Oddly enough, Bitwise Asset Management, the firm that carried out the analysis, sent its findings to the SEC with the hope of convincing the regulator to finally drop its opposition to a bitcoin ETF (the firm is hoping to launch one that would limit trading to exchanges that don't manipulate trading volume).
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Over the course of four days in March, Bitwise analyzed the trading activity at 81 exchanges, and discovered suspicious patterns that analysts said suggested that much of the activity was being generated by programmatic trades intended solely to the inflate the exchange's perceived volume. This, in turn, helped the exchanges game the rankings on websites like CoinMarketCap (which, in theory, should lead to more business), the analysts concluded.
The San Francisco-based company submitted its research to the U.S. Securities and Exchange Commission with an application to launch a bitcoin-based exchange-traded fund. The study, made public Thursday, is an attempt to alleviate the agency’s longstanding concerns that a bitcoin ETF would leave investors exposed to fraud and market manipulation.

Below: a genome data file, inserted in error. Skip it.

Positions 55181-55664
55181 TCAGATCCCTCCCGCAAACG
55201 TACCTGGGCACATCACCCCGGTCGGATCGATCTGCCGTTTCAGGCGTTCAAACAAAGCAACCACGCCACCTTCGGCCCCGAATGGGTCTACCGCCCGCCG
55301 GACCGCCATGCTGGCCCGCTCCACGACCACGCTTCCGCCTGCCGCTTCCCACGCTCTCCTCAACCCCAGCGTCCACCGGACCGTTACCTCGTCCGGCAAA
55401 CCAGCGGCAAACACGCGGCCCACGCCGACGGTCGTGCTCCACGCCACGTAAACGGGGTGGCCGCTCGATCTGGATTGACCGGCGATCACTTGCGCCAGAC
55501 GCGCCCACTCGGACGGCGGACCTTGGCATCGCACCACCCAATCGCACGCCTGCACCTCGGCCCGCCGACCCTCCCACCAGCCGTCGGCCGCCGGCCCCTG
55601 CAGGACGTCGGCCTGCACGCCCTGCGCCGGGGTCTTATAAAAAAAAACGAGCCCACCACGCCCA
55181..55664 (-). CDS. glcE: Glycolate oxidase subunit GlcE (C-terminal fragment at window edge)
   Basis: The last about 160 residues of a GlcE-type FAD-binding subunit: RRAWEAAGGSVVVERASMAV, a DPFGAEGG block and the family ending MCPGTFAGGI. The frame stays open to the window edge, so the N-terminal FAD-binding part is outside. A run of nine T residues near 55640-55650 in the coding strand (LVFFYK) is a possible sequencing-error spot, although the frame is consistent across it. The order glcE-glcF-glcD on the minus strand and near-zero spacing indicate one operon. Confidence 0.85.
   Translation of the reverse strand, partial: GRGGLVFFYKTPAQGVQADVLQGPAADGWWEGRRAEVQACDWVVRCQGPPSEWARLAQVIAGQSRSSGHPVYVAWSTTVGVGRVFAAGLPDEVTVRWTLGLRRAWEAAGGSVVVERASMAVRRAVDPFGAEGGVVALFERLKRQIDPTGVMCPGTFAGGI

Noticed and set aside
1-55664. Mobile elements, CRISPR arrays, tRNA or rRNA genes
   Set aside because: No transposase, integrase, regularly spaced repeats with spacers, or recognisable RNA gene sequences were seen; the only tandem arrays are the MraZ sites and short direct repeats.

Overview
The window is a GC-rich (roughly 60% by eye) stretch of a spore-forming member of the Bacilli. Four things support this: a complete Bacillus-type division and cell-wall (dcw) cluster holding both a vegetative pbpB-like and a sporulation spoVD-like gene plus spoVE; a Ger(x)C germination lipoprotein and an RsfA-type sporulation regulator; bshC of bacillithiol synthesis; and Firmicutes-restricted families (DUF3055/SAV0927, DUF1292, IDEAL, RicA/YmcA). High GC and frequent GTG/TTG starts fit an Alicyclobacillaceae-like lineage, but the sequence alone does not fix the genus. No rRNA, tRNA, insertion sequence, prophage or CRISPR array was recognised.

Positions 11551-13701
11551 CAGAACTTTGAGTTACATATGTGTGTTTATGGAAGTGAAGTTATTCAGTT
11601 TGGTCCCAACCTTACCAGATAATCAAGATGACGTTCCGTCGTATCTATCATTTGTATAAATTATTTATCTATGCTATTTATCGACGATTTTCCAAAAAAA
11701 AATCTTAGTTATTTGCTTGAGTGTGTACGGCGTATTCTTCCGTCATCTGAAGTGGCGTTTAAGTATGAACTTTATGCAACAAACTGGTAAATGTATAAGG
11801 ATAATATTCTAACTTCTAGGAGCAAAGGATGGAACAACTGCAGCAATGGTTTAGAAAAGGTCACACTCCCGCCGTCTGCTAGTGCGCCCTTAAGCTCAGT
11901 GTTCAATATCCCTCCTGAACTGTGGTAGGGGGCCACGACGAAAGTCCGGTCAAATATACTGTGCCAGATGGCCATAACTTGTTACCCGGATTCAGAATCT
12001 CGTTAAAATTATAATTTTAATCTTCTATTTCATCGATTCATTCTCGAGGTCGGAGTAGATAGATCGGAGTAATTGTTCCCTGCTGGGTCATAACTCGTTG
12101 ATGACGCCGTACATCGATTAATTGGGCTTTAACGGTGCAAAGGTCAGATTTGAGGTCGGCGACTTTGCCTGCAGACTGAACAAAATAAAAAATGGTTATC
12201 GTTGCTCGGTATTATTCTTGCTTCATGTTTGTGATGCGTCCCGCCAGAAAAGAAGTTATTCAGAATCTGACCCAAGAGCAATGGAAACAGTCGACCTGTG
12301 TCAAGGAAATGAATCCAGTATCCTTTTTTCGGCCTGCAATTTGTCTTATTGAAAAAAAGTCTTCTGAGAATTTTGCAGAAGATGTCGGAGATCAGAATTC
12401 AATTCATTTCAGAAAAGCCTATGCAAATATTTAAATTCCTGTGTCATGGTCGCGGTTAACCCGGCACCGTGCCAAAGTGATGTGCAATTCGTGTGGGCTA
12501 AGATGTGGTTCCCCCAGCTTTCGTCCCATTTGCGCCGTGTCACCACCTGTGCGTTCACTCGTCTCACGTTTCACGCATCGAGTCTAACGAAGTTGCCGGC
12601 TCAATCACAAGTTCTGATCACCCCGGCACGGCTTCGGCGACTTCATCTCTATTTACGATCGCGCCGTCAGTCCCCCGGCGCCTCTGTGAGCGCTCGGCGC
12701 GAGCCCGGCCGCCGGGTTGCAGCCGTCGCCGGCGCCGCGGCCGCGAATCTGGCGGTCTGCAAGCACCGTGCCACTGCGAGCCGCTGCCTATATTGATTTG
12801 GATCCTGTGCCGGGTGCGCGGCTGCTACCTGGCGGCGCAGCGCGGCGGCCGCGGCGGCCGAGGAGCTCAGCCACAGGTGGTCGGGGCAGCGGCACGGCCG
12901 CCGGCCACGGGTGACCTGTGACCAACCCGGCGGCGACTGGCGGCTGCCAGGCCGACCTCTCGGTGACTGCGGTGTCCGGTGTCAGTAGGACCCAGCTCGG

Bitwise’s fund, if approved, would be based upon the 5% of trading it considers legitimate, said Matthew Hougan, Bitwise’s head of global research. That volume comes from 10 regulated exchanges that can verify that their trading data and customers are real. This slice of the market, he said, is well regulated, transparent and efficient.
"I hope everyone sees there is a real market for bitcoin," he said.
When Bitwise ran its analysis, it found that 71 of the 81 exchanges it examined harbored activity that appeared fraudulent. Of the $6 billion that changed hands during the study, Bitwise calculated that only $273 million in volume appeared legitimate. The overwhelming majority of the fraudulent activity appeared to take place on newer, unregulated exchanges like Coinbene and BiBox, two of the examples listed by WSJ.